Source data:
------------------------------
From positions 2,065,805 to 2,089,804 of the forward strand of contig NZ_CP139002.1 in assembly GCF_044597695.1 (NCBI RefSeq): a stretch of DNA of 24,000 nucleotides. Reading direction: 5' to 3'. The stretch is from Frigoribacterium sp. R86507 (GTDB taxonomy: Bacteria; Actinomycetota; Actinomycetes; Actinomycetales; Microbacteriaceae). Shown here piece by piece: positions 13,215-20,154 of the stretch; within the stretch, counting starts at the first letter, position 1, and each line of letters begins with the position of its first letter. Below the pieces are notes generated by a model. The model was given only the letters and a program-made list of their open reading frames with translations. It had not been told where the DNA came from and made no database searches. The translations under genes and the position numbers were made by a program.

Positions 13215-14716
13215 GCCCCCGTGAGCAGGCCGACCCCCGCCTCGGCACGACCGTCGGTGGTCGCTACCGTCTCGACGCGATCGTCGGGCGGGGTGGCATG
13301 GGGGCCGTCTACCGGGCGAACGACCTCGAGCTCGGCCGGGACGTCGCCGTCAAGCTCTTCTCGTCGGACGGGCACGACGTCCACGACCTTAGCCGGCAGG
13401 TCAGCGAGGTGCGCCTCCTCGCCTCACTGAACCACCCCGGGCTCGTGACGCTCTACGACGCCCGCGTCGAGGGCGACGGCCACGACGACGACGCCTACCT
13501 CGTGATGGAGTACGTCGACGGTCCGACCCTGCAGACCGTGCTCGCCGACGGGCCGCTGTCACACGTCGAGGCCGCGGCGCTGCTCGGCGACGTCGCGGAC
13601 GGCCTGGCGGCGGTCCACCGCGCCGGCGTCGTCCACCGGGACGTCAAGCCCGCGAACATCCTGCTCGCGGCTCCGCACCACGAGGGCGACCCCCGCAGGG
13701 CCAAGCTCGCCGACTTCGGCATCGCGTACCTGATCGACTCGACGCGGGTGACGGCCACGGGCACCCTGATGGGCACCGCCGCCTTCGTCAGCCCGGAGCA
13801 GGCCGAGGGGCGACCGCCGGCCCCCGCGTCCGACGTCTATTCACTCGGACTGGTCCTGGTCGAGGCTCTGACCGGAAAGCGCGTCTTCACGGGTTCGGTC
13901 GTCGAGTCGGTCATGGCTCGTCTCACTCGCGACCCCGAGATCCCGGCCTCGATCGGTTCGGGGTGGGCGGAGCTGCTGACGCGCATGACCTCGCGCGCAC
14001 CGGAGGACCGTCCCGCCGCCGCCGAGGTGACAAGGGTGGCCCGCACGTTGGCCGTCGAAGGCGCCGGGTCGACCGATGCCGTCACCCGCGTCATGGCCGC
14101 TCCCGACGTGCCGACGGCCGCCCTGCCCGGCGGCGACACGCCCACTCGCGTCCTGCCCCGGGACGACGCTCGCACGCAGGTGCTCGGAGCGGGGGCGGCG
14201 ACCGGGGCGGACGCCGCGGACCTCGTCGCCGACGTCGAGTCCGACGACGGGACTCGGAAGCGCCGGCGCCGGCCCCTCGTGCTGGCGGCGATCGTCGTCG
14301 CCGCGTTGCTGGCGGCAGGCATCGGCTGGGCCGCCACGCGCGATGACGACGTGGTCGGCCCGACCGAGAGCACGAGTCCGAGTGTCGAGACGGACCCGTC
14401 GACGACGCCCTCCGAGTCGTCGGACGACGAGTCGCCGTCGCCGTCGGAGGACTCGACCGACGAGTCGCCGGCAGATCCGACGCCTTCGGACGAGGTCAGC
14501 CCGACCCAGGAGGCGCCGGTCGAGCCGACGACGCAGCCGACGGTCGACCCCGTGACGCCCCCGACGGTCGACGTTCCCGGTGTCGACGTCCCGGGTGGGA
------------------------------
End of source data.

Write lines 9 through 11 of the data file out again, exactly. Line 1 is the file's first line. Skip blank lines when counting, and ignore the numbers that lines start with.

13801 GGCCGAGGGGCGACCGCCGGCCCCCGCGTCCGACGTCTATTCACTCGGACTGGTCCTGGTCGAGGCTCTGACCGGAAAGCGCGTCTTCACGGGTTCGGTC
13901 GTCGAGTCGGTCATGGCTCGTCTCACTCGCGACCCCGAGATCCCGGCCTCGATCGGTTCGGGGTGGGCGGAGCTGCTGACGCGCATGACCTCGCGCGCAC
14001 CGGAGGACCGTCCCGCCGCCGCCGAGGTGACAAGGGTGGCCCGCACGTTGGCCGTCGAAGGCGCCGGGTCGACCGATGCCGTCACCCGCGTCATGGCCGC